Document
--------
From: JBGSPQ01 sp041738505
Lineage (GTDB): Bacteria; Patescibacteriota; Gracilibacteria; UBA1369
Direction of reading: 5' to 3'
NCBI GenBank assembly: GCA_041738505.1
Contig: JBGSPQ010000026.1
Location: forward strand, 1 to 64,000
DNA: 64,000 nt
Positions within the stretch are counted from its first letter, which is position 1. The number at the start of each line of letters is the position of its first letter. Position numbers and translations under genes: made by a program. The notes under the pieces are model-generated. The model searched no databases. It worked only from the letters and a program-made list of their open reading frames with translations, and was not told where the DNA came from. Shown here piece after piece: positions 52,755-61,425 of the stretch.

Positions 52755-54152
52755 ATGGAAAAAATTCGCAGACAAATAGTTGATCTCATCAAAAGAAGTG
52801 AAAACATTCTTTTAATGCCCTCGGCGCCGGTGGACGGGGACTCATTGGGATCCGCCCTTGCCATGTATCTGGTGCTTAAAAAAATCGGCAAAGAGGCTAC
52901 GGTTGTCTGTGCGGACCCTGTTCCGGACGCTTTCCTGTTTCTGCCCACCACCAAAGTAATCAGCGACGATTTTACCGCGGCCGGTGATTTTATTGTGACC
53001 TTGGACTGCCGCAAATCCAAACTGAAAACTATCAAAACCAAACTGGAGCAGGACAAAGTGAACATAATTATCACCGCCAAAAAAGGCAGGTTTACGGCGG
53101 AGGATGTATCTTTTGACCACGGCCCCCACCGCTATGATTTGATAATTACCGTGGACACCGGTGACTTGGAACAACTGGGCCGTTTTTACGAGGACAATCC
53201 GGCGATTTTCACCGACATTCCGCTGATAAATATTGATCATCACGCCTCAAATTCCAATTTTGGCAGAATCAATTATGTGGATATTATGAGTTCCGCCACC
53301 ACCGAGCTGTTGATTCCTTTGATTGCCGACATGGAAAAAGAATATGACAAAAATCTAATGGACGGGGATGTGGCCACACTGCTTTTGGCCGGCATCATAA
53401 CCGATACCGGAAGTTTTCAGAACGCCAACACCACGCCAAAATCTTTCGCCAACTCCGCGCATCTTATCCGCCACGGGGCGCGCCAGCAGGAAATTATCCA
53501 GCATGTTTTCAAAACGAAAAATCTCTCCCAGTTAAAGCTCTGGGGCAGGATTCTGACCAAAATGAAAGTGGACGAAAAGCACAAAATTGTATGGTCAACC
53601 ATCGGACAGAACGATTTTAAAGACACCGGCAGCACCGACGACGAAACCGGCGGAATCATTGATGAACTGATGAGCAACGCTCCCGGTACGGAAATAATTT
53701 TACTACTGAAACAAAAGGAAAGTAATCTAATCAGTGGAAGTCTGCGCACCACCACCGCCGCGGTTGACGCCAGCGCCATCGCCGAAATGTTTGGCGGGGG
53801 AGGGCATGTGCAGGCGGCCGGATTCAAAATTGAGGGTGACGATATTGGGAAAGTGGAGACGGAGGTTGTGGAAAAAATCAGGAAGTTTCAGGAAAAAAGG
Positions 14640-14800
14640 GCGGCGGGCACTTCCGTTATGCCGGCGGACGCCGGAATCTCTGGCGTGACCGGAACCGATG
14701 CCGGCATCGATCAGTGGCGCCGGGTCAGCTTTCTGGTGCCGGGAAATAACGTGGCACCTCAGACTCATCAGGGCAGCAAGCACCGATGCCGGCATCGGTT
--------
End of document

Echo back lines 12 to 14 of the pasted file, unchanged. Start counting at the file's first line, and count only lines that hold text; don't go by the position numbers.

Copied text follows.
52901 GGTTGTCTGTGCGGACCCTGTTCCGGACGCTTTCCTGTTTCTGCCCACCACCAAAGTAATCAGCGACGATTTTACCGCGGCCGGTGATTTTATTGTGACC
53001 TTGGACTGCCGCAAATCCAAACTGAAAACTATCAAAACCAAACTGGAGCAGGACAAAGTGAACATAATTATCACCGCCAAAAAAGGCAGGTTTACGGCGG
53101 AGGATGTATCTTTTGACCACGGCCCCCACCGCTATGATTTGATAATTACCGTGGACACCGGTGACTTGGAACAACTGGGCCGTTTTTACGAGGACAATCC